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Tracing Lippo Empire's Campaign Links

By Lena H. Sun
Washington Post Staff Writer
Monday, July 7, 1997; Page A04

Senate investigators have discovered records that indicate a real estate holding company run by John Huang while he was working for the Jakarta-based Lippo Group apparently was used to funnel money from Indonesia into U.S. election campaigns, according to sources close to the probe into campaign fund-raising activities.

Financial documents obtained by the Senate Governmental Affairs Committee, which begins televised hearings Tuesday into the campaign finance scandal, show that Hip Hing Holdings Ltd., part of the Lippo Group, received regular injections of foreign funds and gave about $79,000 in U.S. political contributions, the sources said.

Huang, a former top fund-raiser for the Democratic National Committee who is the major figure in the scandal, formerly headed Lippo's U.S. operations and was Hip Hing's vice president.

Committee investigators believe that they have developed the first substantive insight into how money directed by Lippo, a multibillion-dollar global business conglomerate, might have found its way into U.S. political campaigns. For months, key questions in the fund-raising controversy have been how foreign money was channeled into campaigns here and whether Lippo was directing illegal contributions by its executives and employees.

It is illegal under U.S. election law for noncitizens or nonlegal residents to contribute to campaigns, or for anyone to contribute in someone else's name. Any money donated by corporations must come from income generated in the United States.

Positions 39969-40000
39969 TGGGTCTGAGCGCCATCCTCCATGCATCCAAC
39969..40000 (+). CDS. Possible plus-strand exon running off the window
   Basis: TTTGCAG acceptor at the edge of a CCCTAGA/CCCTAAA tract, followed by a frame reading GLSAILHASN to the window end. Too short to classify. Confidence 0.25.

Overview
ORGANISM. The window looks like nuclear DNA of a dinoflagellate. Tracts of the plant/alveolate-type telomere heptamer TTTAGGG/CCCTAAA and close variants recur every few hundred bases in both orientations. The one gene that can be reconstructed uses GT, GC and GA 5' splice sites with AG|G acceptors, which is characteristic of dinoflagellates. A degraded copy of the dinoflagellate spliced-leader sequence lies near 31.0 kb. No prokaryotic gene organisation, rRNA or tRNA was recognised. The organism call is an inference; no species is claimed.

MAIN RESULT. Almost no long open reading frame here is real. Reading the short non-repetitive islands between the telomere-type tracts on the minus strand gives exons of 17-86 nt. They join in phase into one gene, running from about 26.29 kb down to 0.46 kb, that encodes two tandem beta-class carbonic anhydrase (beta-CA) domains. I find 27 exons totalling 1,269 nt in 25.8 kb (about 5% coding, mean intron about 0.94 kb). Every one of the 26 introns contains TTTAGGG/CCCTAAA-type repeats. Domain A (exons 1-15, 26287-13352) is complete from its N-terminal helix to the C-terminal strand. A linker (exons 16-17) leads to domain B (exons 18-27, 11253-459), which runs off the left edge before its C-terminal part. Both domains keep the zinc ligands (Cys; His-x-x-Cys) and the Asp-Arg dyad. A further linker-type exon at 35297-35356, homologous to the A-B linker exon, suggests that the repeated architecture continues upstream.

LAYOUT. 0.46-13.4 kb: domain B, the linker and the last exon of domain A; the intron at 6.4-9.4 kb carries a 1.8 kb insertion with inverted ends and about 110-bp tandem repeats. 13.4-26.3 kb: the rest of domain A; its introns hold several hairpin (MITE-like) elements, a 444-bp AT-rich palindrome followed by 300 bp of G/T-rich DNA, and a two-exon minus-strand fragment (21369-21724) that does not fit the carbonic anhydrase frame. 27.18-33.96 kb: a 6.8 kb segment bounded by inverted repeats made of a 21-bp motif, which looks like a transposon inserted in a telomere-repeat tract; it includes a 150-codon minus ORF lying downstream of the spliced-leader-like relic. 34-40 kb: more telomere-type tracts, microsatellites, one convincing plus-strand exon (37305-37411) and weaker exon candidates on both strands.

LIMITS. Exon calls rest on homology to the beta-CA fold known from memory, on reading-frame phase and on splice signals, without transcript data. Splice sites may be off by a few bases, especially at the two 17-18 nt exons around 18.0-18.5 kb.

It has been previously reported that many of the Lippo-affiliated entities made political contributions. The financial documents obtained by investigators show that Hip Hing Holdings, based in California, did not generate enough income to cover the political contributions it made to local, state and federal campaigns from 1991 to 1993.

Huang was in charge of Hip Hing's administration at a time when it was donating to U.S. political campaigns. Investigators are also questioning whether funds from the real estate company might have been used to reimburse Lippo executives for political contributions.

The committee is to hear testimony from two former Hip Hing employees.

Tracking Lippo has proved complicated, investigators said. The Lippo empire is divided into at least 143 subsidiaries and joint ventures in 11 countries. Many of the firms are domiciled in such jurisdictions as the Cayman Islands or Bermuda, where disclosure laws are weak. Former Lippo managers tell of discovering that company stock was listed in their names even though they had never been told they owned it.

Lippo's owners, the Riady family of Indonesia, have longtime political and personal ties to President Clinton.

Mochtar Riady got to know Clinton in the early 1980s when he and his sons became involved in a Little Rock business venture. Son James Riady became active in Democratic Party causes with Huang in the 1980s while living in California. The Riady family owned a California bank that Huang headed.